Death on the roads

The 46-victim increase in road deaths from 2014 to 2015 was greater than the number of Israelis murdered by terrorists over the past few months.

Police car at crime scene (photo credit: SHLOMI)
Police car at crime scene
(photo credit: SHLOMI)
A session of the Knesset Economic Affairs Committee last week afforded the opportunity for its members and guests to express their alarm at last year’s spike in road fatalities to 355. Chairman Eitan Cabel (Zionist Union) declared: “The danger facing Israeli citizens on the roadways is worse than any security threat.”
This hyperbole was obvious to Cabel, who proved it by noting that the 46-victim increase in road deaths from 2014 to 2015 was greater than the number of Israelis murdered by terrorists over the past few months. The remainder of the discussion did not stray from the obvious.
It heard a reiteration for the umpteenth time of how we should use more hi-technology, like our brief experiment with speed cameras, and even more low-technology, such as upgrading dangerous roads. But in all the dutiful pro forma rhetoric, the elephant in the room was invisible.
Indeed, 355 people were killed on the country’s roads in 2015 – and it is taken for granted that they were drivers or passengers in vehicles. But if last year’s final rate is consistent with the 279 killed in 2014 – when 161, or 58 percent, were pedestrians – the pedestrian toll for last year would come to 206, or more than half.
According to a 2014 report by Dr. Haneen Farah, a researcher at the Or Yarok road safety organization, there are 326 kilometers of dangerous roads and 85 junctions where 55 people are killed every year. In other words, these road fatalities cannot be attributed to infrastructure.
As Farah writes, “When I say human factor I am also referring to pedestrian behavior, people who try to cross intercity roads and walk in the shoulders, pedestrians in cities who jaywalk. We urge pedestrians and drivers to increase alertness, not to handle cellphones while driving, and to pay attention to crosswalks.”
While it cannot yet be determined statistically, the 2015 spike in accidents may very well be linked to the ubiquity of cellphone addiction. How many of the unfortunate 161 pedestrians stepped off the curb looking nowhere but at their little screens, texting their final message? The striking fact that more than half of the nation’s road victims were neither driving nor riding in cars means that our approach to road safety has to be more people-oriented, rather than hardware or infrastructure-oriented. One direction would be to upgrade driver education, perhaps making it a compulsory subject in high school.
Another would be to enforce the traffic laws by activating the apparently dormant National Traffic Police and having it establish a notable presence on the roads.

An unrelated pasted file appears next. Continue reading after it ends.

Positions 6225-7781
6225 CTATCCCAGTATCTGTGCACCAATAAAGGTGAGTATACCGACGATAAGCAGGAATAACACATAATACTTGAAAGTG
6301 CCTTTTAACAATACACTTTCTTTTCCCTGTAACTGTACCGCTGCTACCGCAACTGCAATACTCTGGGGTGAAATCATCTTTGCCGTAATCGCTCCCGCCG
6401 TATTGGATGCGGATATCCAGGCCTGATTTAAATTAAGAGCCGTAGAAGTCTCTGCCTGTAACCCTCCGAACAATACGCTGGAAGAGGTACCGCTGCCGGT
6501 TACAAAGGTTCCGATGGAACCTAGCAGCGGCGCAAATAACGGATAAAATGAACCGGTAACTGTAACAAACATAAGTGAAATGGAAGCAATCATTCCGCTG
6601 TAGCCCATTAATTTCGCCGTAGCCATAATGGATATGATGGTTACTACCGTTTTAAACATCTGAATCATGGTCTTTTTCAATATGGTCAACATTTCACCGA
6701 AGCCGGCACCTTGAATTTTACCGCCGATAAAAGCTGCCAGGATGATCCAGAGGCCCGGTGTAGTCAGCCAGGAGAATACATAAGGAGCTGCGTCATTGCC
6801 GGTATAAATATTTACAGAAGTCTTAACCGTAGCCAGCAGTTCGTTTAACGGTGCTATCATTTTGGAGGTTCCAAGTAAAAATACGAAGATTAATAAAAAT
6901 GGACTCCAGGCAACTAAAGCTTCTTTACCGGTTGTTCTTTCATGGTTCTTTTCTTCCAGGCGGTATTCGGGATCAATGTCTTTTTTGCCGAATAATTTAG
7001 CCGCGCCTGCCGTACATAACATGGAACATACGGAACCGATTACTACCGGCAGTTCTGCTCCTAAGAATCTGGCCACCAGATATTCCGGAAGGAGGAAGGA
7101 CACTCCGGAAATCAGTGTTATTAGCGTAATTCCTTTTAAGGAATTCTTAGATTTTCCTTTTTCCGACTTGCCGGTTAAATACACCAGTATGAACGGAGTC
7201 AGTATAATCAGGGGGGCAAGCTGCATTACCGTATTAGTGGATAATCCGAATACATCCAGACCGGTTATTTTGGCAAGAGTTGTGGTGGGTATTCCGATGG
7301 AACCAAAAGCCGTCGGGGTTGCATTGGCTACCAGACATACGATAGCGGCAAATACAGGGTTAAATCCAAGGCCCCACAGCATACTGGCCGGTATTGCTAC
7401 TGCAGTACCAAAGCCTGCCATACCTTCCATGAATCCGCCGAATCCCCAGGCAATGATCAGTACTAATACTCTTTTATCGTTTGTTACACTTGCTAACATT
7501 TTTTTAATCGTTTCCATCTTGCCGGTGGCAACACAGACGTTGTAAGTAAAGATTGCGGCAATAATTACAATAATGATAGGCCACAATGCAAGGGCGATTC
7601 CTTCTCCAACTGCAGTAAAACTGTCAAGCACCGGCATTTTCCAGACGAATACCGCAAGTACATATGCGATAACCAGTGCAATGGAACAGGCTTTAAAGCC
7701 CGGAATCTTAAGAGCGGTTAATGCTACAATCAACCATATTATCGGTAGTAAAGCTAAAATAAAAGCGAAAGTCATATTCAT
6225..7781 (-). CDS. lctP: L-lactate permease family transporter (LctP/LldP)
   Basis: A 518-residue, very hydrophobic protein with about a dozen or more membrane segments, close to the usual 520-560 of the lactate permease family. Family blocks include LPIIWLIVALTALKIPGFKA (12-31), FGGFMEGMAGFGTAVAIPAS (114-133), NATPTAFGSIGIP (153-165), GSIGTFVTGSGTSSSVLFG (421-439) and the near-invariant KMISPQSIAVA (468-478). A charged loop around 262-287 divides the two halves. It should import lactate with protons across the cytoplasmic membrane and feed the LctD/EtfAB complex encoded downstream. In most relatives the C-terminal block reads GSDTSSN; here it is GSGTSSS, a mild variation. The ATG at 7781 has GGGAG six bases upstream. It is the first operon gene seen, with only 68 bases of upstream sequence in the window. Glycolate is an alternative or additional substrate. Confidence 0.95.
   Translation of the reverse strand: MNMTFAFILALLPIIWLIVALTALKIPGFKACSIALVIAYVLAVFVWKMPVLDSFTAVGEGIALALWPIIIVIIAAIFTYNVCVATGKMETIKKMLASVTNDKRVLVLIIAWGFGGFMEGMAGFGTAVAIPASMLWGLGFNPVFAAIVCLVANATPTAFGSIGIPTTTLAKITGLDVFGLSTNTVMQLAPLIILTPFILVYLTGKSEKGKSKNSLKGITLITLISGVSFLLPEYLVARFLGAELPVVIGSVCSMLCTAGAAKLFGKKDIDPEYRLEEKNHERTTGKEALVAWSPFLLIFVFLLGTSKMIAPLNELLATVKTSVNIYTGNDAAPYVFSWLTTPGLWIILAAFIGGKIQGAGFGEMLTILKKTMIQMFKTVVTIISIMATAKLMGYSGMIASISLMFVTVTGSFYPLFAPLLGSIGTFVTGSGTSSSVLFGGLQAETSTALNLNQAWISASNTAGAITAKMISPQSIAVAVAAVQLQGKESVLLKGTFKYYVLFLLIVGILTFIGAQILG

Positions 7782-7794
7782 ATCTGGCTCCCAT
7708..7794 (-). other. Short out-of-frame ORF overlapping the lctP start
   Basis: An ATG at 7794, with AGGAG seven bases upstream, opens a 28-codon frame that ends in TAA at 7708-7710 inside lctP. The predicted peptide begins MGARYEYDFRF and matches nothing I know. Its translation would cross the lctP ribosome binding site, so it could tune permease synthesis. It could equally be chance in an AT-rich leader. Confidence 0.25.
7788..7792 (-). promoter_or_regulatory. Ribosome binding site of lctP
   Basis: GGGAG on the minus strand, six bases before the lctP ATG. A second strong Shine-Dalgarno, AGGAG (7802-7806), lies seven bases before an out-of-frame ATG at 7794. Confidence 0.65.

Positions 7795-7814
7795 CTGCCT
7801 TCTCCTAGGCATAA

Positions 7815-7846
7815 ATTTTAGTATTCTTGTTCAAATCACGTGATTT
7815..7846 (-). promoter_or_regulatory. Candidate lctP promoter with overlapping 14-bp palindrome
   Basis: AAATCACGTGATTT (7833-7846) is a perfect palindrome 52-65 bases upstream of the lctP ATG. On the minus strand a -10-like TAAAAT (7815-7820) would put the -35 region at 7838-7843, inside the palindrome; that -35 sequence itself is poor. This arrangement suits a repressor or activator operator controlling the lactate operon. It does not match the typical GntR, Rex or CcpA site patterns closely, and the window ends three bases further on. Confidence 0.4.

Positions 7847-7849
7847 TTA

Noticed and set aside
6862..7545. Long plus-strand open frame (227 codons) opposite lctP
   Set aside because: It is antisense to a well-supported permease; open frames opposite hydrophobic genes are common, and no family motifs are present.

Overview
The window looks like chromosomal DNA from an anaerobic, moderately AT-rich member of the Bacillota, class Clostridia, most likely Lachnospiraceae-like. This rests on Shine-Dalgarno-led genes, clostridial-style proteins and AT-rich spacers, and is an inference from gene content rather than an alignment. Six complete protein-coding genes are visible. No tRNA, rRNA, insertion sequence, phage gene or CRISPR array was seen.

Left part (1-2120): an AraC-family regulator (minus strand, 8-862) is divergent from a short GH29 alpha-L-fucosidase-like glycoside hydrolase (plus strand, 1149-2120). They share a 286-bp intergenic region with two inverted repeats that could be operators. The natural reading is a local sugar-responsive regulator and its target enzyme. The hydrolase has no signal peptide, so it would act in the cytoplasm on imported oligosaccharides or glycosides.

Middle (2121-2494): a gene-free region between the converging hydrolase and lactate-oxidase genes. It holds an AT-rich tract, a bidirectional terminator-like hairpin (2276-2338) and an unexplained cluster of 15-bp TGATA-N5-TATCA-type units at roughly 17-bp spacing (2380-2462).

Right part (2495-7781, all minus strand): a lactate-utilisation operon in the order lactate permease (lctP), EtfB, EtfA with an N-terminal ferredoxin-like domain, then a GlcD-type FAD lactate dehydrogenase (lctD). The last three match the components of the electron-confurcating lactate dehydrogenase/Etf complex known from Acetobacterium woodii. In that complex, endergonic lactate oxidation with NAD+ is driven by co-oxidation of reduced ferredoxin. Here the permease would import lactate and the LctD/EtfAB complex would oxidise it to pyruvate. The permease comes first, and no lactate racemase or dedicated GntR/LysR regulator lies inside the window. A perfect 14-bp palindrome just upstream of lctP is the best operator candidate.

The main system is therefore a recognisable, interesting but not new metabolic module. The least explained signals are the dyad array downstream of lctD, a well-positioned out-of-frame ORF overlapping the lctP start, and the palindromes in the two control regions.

And we are not talking only about highways. Nearly half of road deaths – 46% – happen in urban areas; about 40% of all fatal crashes occur on roads where the speed limit is 50 kilometers an hour or less.
According to Or Yarok, the National Traffic Police patrols the roads with 113 police cars, and another 200 are needed.
The National Road Safety Authority has donated 100 patrol cars to the Israel Police since 2013. These cars were earmarked for traffic police volunteers within urban areas.
With more than 100 marked Traffic Police cars, one would think they would be more visible. An unscientific survey on numerous trips from Jerusalem to the Negev and to the coast found the Traffic Police to be apparently clandestine, with at most a single car observed each trip.
“When you drive, you can see it for yourself. You don’t see police,” Or Yarok’s policy chief told The Jerusalem Post.
One way to enhance enforcement would be to recruit more volunteers to the Traffic Police. There are currently some 7,000 volunteers, who undergo 60 hours of training and are given police authority to issue tickets for violations.
According to the US National Highway Traffic Safety Administration, about 48% of road fatalities involve people who weren’t using a safety belt. The category includes people who text while crossing busy streets. Perhaps the visible presence of more police volunteers on urban roads would reduce this grim statistic.
As far as statistics go, some reassurance may be found in the 2014 World Health Rankings of the best and worst countries for road fatalities, compiled from data from the WHO, the World Bank, UNESCO and the CIA. It may be surprising, but Israel ranks 162 out of 172 countries in death rates per 100,000 population, with a score of 3.89.
We concede the best rating to the Maldives (172) at 1.05.
Perhaps not so surprising, the worst is Iran (1) at 43.54.
For comparison, the US is ranked 131 at 9.99, while the apparently more civilized United Kingdom is ranked 169 at 2.97.